[ALFP Lecture Series]
Bridging Divides and Disparities in Asia

This event now concluded. Report available here.



  • Keynote Speaker:
    Palagummi Sainath (Independent Journalist / India)

  • Speakers:
    Saree Aongsomwang (Secretary General, Foundation for Consumers / Thailand)
    Chito Gascon (Chairperson, Commission on Human Rights of the Philippines)
  • Moderator: Imata Katsuji (Vice Chairperson, Japan NPO Center)
  • Date: Tuesday, February 19, 2019, 6:30-8:30 pm (Doors open at 6:00 pm)
  • Venue: Iwasaki Koyata Memorial Hall, International House of Japan
  • Co-organized by: Japan Foundation Asia Center
  • Language: English / Japanese (with simultaneous interpretation)
  • Admission: Free (Registration required: seating 180)
While “development” and “growth” have been stressed in many countries for decades, the world continues to witness inequalities at all levels of society and Asia is no exception: divides and disparities such as in economic status, class, ethnicity and religion keep widening, while the space for civil society to address the issues is shrinking. Considering this, are there any breakthrough approaches to turn around the situation? In this session, three public intellectuals from India, Thailand and the Philippines will share some of the concrete measures they have taken to ease the plight of neglected and marginalized people in their respective countries and cast new light on these pressing issues from a broad perspective.


(Posted in order of presentation)

Palagummi Sainath (Independent Journalist)
写真:サイナートMr. Sainath, one of India’s leading journalists, is committed to shedding light on marginalized people living in rural areas, and to bettering their condition through his reportage. He was the winner of the Ramon Magsaysay Award in 2007, for Journalism Literature and Creative Communications Arts, and also the first reporter in the world to win Amnesty International’s Global Human Rights Journalism Prize, in 2000. His writings include Everybody Loves a Good Drought: Stories from India’s Poorest Districts (Penguin, 1996), a non-fiction bestseller declared a Penguin Classic in 2012. His latest project, the People’s Archive of Rural India (PARI) launched in 2014, is a platform that seeks to document every corner of an Indian village. For over 20 years, he has spent on average three-fourths of the year with village people, covering urgent issues such as the agrarian crisis afflicting India’s peasantry.
Saree Aongsomwang (Secretary General, Foundation for Consumers)
写真:サリーMs. Aongsomwang is widely acknowledged as a leading consumer activist in Thailand, Southeast Asia and the ASEAN community, working extensively for people’s movements in consumer protection, consumer’s rights and consumer education. In 1994, she co-founded the Foundation for Consumers (FFC) and has ever since helped gather the country’s consumers into a broad and powerful network. Throughout her career, she has contributed to strengthening the consumer movement in Thailand, such as ending the privatization plans of the Electricity Generating Authority of Thailand (EGAT), and the creation of networks to push legislation for the universal coverage in the health care services law.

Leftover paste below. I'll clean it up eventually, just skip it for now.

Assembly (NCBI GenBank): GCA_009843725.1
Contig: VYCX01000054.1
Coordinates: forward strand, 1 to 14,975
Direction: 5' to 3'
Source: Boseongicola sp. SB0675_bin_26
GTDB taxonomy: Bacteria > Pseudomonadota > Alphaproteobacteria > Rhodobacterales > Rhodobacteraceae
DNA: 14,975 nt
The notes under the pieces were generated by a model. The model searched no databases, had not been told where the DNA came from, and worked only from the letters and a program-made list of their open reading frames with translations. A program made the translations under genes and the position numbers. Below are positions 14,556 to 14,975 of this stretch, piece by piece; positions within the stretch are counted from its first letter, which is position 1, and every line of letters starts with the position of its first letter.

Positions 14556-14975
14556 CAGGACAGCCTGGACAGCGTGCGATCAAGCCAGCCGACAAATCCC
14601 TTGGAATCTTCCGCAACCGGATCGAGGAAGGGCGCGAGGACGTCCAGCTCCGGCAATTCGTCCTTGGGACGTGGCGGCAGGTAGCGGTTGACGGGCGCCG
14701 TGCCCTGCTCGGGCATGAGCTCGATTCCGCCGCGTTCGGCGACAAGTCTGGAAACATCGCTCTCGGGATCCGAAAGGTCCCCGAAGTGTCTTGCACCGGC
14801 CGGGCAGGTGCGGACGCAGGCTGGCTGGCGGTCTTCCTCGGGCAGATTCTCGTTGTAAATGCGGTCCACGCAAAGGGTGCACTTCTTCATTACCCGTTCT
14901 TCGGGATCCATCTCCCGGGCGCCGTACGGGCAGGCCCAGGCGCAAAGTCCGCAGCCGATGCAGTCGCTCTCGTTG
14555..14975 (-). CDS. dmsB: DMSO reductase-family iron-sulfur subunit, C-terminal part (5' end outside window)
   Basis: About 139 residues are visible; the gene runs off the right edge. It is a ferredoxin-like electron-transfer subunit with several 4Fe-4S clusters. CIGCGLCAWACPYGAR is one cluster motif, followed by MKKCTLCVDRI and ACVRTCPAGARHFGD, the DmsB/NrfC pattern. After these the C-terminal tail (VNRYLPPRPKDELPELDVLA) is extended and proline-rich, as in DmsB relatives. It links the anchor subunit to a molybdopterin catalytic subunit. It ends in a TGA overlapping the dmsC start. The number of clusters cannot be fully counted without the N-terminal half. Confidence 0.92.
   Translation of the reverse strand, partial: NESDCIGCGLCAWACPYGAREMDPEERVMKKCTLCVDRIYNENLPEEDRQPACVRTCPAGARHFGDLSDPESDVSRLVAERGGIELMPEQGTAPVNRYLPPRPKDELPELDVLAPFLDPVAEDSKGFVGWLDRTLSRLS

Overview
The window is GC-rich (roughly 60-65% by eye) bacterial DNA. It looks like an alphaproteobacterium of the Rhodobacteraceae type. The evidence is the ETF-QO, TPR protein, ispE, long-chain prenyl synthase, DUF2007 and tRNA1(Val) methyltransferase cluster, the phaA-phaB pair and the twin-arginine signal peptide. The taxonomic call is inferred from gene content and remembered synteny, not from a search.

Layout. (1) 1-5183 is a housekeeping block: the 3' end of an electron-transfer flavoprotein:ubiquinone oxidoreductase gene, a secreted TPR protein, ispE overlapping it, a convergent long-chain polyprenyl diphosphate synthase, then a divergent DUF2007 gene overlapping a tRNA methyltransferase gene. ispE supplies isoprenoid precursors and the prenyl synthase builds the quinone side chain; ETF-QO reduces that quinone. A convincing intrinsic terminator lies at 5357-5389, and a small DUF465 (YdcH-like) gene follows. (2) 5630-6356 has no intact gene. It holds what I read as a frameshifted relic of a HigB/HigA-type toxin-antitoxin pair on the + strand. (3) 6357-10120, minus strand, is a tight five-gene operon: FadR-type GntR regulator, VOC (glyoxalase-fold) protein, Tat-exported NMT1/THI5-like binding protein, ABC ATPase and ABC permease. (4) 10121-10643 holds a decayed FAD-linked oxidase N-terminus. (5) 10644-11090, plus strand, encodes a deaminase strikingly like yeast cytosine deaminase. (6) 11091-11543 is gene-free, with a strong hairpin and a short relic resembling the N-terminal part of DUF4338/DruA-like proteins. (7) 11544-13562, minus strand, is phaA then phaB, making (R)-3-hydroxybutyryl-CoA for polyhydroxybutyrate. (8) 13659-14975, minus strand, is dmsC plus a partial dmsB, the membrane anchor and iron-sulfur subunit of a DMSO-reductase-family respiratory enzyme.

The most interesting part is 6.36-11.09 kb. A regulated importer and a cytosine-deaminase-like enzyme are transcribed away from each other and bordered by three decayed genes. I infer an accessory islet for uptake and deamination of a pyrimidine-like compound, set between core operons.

Chito Gascon (Chairperson, Commission on Human Rights of the Philippines)
写真:チトMr. Gascon is a lawyer, political activist and social reformer committed to working for human rights and democracy. In the 1980s, he participated in the “People Power Revolution” as a fighter and served as a member to draft the Philippine Constitution in 1986. He was the principal author of legislation that institutionalized youth participation in local governance and that introduced special protection measures for children from all forms of abuse. From 2001 to 2004, he served as a member of the government’s negotiating panel in peace talks with the National Democratic Front. He has also held several senior positions in government, including Undersecretary at the Office of the President (2011–2014).
Imata Katsuji (Vice Chairperson, Japan NPO Center)
写真:今田Mr. Imata has worked extensively for the development of civil society and engaged in the management of international nonprofit organizations in Japan and overseas for over 20 years. In 1996, he founded Japan-US Community Education and Exchange (JUCEE) in Oakland, California, and from 2000 to 2007, he worked for CSO Network Japan (for which he is presently the Board Chair). Prior to joining the Japan NPO Center in 2014, he was with the senior management of CIVICUS: World Alliance for Citizen Participation, based in Johannesburg, South Africa, with a commitment to strengthening citizen action to build a more just and equitable world.
*The Asia Leadership Fellow Program (ALFP) is a joint program of the International House of Japan and the Japan Foundation that seeks to create a close, personal and professional network of public intellectuals in Asia who have demonstrated outstanding leadership ability and are committed to civil society beyond their respective backgrounds and professional arenas through collaborative activities and discussions.